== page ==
1) Transfusion pro and con
Anaemia is a potent risk factor for mortality and morbidity in surgical patients, and its management has begun to shift away from allogeneic blood transfusion in recent years.
Adverse effects of anaemia have been demonstrated specifically in the perioperative setting. A preoperative hemoglobin concentration of less than 6 g/dL increases the risk of death 30 days after surgery by a factor of 26 relative to a concentration of 12 g/dL or greater in surgical patients who declined blood transfusion for religious reasons
The safety of the blood supply has improved. Sophisticated testing has led to a decline in the risk of transfusion-related transmission of HIV, the hepatitis C virus, and the hepatitis B virus.
But there is a continual rise in fatal TRALI (transfusion-related acute lung injury) cases in the United States from 2001 to 2006. TRALI occurred in more than half of all transfusion-related fatalities reported to the FDA in 2006, a higher number than for any other single cause
At the same time, there is evidence that hemovigilance can reduce the risk of TRALI. TRALI accounted for 6.8% of all transfusion-related adverse events reported in the United Kingdom during the period 1996–2003. This proportion declined to just 1.9% in 2006
Finally, despite the progress in screening blood for HIV and the hepatitis viruses, some additional infections now must be considered when assessing blood supply safety. These include diseases newly recognized as being transmissible by blood, for which blood donor screening is not currently available, or that are newly emergent infections for which the potential for spread by transfusion is unknown.
The Transfusion Requirement in Critical Care (TRICC) trial was conducted in 838 critically ill patients in intensive care settings. Patients were randomized to a strategy of either liberal transfusion (which begun when hemoglobin fell below 10 g/dL) or restrictive transfusion (which begun when hemoglobin fell below 7 g/dL). The restrictive strategy was associated with significantly lower mortality in two subgroups: patients with myocardial infarction and patients with pulmonary edema.
Rao et al. performed a meta-analysis of three large international trials of patients with acute coronary syndromes to determine whether blood transfusion to correct anaemia in this setting was associated with improved survival
]. They found significantly higher mortality among patients who underwent transfusion compared with those who did not, prompting them to urge caution in the use of transfusion to maintain arbitrary hematocrit levels in stable patients with ischemic heart disease in an observational cohort study of 11,963 patients who underwent isolated coronary artery bypass graft surgery, each unit of red blood cells transfused was associated with an incrementally increased risk of adverse outcome (eg, mortality, renal injury, need for ventilator support, lengthened hospital stay, infection)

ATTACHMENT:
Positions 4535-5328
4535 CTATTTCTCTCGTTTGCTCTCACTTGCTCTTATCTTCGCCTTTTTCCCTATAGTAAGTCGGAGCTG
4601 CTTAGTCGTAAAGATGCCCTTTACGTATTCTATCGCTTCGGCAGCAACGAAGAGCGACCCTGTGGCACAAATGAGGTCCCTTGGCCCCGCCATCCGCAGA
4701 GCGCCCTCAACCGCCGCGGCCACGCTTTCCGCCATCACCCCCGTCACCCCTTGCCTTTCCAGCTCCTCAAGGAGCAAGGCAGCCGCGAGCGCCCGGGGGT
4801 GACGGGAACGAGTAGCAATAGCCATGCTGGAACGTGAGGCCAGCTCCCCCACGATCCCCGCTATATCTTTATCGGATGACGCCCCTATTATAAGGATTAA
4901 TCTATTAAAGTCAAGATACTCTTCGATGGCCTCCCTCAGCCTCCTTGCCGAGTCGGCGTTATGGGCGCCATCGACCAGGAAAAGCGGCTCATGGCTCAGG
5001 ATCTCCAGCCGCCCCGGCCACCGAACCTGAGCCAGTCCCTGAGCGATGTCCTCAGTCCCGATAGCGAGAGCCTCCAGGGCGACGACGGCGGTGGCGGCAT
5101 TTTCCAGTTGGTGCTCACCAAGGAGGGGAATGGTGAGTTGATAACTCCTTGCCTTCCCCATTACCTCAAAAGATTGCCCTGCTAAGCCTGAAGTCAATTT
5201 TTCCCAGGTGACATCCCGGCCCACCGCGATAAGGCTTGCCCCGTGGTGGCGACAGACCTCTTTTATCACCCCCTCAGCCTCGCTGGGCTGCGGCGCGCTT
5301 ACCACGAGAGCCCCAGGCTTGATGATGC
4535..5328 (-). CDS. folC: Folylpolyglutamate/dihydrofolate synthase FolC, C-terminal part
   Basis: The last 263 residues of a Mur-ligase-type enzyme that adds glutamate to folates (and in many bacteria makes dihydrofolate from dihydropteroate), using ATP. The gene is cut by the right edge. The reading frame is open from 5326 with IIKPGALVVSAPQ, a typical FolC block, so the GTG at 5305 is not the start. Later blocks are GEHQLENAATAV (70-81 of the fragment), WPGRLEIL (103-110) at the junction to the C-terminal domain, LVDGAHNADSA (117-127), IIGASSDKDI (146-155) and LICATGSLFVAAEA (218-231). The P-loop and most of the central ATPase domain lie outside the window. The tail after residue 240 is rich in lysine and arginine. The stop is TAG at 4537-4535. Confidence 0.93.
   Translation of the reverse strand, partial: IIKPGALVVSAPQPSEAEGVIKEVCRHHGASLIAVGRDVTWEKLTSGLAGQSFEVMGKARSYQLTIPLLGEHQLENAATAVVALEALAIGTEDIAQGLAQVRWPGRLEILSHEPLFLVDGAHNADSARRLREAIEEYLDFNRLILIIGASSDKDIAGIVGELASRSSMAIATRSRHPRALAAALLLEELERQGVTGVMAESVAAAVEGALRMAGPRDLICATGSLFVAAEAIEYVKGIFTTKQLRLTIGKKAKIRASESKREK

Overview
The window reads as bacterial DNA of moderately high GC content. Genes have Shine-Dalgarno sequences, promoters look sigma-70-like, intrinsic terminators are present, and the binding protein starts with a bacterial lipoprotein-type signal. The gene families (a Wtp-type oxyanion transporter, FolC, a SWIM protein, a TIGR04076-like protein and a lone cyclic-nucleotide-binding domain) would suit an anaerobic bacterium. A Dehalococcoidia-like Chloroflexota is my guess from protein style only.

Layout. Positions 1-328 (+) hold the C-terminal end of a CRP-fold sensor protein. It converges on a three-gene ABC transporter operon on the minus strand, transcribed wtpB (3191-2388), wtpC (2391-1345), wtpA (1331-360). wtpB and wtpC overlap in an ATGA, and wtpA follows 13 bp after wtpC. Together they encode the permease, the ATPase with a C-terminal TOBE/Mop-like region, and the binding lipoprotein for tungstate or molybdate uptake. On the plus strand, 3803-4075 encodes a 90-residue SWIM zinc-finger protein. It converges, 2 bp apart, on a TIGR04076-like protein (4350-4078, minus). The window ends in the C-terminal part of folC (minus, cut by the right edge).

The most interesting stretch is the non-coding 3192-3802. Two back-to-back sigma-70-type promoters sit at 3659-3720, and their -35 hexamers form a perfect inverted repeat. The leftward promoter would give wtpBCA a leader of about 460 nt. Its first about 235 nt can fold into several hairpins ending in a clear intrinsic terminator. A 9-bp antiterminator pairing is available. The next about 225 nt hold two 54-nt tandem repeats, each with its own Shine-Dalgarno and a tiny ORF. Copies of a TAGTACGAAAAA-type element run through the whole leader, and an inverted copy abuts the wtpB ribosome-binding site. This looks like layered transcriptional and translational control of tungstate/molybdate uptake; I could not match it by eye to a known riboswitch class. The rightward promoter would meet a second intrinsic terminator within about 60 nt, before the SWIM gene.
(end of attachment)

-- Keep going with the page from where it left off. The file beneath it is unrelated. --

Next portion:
]. The latter study found that transfusion was the single factor most reliably associated with increased risk of postoperative morbidity
2) Techniques of Blood Conservation
In 2005 we reported our initial experience in 200 Jehovah’s witness patients undergoing cardiac surgery
]. Since then , we have had to deal with the withdrawal of Aprotinin which we thought was an important weapon in our therapeutic armentarium. The change of protocol by 1 g at induction and 1 g at the end of bypass of EACA did not alter our final results and this change did not alter in our bleeding control in any way. Fifty years of research into the effectiveness and safety of prophylactic use of antifibrinolytics for cardiac surgical patients demonstrate that aprotinin and EACA reduce postoperative blood loss and consequently , the requirement for blood transfusions and reoperation for bleeding compared to placebo or treatment. Traditionally , evidence in favor of EACA is not compelling , but in head-to-head comparisons there is an increased risk of death among patients receiving aprotinin compared to those on lysine analog as indicated by the BART trial. All of these have been demonstrated on huge series including over 12,000 patients. These differences did not appear in our two small groups. The aim of all efforts to reduce the need of allogeneic blood transfusions is to avoid associated risks. There should particularly be a favourable effect according to the rate of transfusion-transmitted virus infections and immunological side-effects. The acceptance of an individually adjusted lowest haematocrit level and the minimisation of intra-operative blood loss by the application of optimal surgical techniques are among the most essential strategies to reduce or even avoid allogeneic blood transfusions
Actively reducing the number of patients requiring blood transfusion after cardiac surgery is a process which involves actors at every stage of hospitalization and, as such, requires more than the simple minimization of surgical invasiveness once held to be a key factor